The leader of the church is called church leader, below him is his deputy followed by the Twelve Disciples, below them are Priests and Levities, the least on the hierarchy is the General Membership. Clause 12 (b) of the constitution provides that the church leadership goes by order of hierarchy and seniority as approved by the Holy Spirit.
INTERNATIONAL APOSTOLIC EJUWELL JEKENISHENI CHURCH’S CONSTITUTION
Clause 1 of the 1st defendant’s constitution defines the name of the church, it has its Headquarters at Mabiya as well. The aims and objectives, provisions relating to Membership, creed, funds and succession are similar word by word to plaintiff’s clauses. However 1st defendant’s constitution introduces new clauses in clause 13 “Roles of women”, clause 14 “Roles of the Youth”, clause 15 “Marriage” clauses 16 and 17 on “Expansion and Growth” and on “Amendments” briefly spell out the factors for growth and that the constitution is open to amendments.
It is important to note that 1st defendant’s constitution in clauses 13-15 creates totally new provisions as compared to the plaintiff’s constitution. The clause dealing with church leadership hierarchy is not included at all. The following issues are common cause to this matter:
- Plaintiff and 1st defendant have different constitutions and the earlier formed church is the plaintiff formed in 1932 and the 1st defendant whose constitution was introduced in 2013.
- Currently the two; plaintiff and 1st defendant have distinct leadership, plaintiff is led by Bishop Changonona and 1st defendant is led by Bishop Mafukidze.
- The dispute started in 2013 when Tom Dzingai Elijah Nyikambaranda returned from Botswana after the death of Bishop Zabron Chitakatira.
- Both church entities regard Mabiya as their shrine and refer to it in their constitutions as the headquarters of the church.
- Both parties have irreconcilable differences relating to the way the church must be managed.
- The lease agreement relating to Mabiya Shrine registered with the Mutare Rural District Council was initially applied for and registered in the predecessor of plaintiff, Jekenisheni Church up to now the registered name had not yet changed.
- The receipts produced by the 1st defendant for payment of lease rentals to the local authority relates to year 2018 only.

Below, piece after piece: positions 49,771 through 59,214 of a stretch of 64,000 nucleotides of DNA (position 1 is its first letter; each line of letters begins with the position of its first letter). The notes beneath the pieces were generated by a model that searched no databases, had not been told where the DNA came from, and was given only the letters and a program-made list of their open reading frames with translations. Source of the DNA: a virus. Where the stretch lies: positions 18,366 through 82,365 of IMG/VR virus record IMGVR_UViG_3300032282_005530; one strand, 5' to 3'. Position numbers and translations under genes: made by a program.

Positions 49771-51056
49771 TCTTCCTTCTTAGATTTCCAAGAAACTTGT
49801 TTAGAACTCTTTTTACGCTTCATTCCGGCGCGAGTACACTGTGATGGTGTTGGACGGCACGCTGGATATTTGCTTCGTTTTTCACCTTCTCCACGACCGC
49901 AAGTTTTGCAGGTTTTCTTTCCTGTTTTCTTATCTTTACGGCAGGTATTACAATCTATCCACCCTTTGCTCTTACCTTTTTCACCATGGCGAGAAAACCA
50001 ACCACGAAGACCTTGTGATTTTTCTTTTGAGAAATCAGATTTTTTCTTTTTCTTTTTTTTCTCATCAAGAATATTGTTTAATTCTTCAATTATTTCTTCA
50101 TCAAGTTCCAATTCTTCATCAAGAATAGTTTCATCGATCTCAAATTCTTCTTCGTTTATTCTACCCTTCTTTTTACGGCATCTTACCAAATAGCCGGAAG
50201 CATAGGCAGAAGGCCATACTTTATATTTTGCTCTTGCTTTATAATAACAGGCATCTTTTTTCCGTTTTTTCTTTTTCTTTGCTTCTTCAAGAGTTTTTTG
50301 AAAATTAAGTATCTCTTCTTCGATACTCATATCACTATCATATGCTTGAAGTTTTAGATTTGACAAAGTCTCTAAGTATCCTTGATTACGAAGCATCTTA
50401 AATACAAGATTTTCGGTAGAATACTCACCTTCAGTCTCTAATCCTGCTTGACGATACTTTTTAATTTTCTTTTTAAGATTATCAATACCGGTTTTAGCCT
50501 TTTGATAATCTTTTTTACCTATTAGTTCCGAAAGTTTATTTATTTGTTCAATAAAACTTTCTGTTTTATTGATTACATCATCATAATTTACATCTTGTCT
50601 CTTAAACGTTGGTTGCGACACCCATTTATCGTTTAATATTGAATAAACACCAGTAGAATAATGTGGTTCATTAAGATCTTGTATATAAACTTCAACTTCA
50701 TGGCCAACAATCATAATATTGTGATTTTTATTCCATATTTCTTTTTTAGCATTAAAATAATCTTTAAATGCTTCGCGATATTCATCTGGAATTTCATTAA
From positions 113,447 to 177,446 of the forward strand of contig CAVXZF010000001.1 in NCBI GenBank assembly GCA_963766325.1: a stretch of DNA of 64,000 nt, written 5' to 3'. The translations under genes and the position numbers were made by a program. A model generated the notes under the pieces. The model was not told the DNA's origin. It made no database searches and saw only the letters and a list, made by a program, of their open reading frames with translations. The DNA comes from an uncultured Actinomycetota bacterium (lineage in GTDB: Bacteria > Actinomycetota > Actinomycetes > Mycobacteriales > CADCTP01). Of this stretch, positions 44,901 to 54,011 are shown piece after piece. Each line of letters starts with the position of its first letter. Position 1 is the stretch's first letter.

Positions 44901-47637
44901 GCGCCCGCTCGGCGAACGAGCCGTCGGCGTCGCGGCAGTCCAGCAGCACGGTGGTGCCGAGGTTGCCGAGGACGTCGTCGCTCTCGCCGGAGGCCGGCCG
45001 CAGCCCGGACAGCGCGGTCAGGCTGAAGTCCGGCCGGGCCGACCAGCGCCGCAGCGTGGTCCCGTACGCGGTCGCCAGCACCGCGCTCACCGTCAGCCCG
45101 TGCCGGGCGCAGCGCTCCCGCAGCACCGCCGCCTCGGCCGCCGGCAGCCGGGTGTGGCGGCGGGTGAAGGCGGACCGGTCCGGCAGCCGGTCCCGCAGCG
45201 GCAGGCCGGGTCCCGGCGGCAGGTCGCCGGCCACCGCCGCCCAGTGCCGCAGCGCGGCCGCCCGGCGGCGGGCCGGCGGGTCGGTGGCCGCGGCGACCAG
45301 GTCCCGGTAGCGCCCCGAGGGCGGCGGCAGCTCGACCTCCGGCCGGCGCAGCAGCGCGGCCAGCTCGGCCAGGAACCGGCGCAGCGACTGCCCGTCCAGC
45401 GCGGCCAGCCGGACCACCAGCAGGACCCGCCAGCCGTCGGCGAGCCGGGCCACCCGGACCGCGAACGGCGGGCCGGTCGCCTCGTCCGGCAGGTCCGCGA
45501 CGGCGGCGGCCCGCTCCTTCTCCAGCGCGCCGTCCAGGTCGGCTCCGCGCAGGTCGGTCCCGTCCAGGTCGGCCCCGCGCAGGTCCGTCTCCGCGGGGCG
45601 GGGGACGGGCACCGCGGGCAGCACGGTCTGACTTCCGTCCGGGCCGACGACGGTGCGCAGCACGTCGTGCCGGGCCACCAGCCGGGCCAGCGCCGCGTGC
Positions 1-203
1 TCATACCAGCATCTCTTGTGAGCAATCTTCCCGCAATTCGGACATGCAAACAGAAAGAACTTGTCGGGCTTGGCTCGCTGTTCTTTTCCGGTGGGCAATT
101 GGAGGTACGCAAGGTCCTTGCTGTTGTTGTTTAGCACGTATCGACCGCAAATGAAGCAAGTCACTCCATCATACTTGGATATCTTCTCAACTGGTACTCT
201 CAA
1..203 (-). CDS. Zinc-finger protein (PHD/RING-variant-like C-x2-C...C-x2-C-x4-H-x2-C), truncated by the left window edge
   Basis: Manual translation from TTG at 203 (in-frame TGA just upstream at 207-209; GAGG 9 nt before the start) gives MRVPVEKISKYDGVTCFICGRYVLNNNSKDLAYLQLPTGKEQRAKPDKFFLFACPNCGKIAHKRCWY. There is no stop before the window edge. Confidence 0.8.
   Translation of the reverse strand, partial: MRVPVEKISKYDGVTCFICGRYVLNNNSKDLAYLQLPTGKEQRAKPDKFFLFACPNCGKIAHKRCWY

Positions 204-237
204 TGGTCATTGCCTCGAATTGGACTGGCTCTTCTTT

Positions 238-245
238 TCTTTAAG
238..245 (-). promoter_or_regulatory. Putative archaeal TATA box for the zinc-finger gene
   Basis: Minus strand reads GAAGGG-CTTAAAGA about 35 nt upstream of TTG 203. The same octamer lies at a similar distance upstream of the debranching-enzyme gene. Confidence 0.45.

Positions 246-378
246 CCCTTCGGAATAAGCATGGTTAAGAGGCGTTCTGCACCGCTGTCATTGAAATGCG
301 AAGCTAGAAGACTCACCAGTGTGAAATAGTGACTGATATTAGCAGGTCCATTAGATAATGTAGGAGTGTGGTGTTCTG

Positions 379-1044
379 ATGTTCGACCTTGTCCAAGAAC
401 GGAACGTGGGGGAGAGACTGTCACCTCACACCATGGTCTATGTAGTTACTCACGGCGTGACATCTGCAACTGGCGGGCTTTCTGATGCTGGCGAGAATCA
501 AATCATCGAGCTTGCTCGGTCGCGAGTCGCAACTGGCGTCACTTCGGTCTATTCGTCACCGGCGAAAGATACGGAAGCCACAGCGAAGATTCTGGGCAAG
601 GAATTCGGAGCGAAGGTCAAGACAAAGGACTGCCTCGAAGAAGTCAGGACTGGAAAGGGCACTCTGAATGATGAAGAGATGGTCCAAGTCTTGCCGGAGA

There are two issues outlined by the parties for this court to decide:
- between plaintiff and 1st defendant which is the splinter group from the main church.
- who between plaintiff and 1st defendant is the legitimate holder or rights and custodian of Mabiya Shrine?
BETWEEN PLAINTIFF AND 1ST DEFENDANT WHICH IS THE SPLINTER GROUP FROM THE MAIN CHURCH?
Jekenisheni Church was formed long back in 1932 by Luke Pferedzai Mutendamambo and using that name the leadership approached traditional leaders as well as the local authority to secure a lease for Mabiya Shrine. The lease, exh 1 is still in the name of Jekenisheni, that aspect is uncontroverted. In 2009 the name of Jekenisheni was introduced is not disputed by the 1st defendant. In 2013 the 1st defendant was introduced born out of the constitution whose provisions have already been alluded to hereinabove. However of great importance to this matter 1st defendant brought in a new design to the uniform as compared to the one worn by congregants of the plaintiff church there was now a new title to the leader of the church by the name of Arch-bishop, he now wore an emblem or badge and as already highlighted in the constitution of 1st defendant there were clauses addressing women, youth and marriages, these aspects were totally alien to the plaintiff.
To quote the evidence of defendant’s witnesses, Archbishop Nyikambaranda had come to transform the original church, so he was a transformational leader. Unfortunately there is no evidence led by 1st defendant to the effect plaintiff’s constitution was repealed and replaced by 1st defendant, plaintiff still uses that constitution as its supreme law. There is no evidence led by 1st defendant in form of recorded minutes recorded during an Annual Meeting where the plaintiff’s constitution was amended or repealed. There is virtually no connection between plaintiff’s constitution vis-à-vis 1st defendant’s.
In the matter of Province of Central Africa vs The Diocesan Trustees of the Diocese of Harare. His Lordship malaba dcj (as he then was) defined the word “CHURCH,”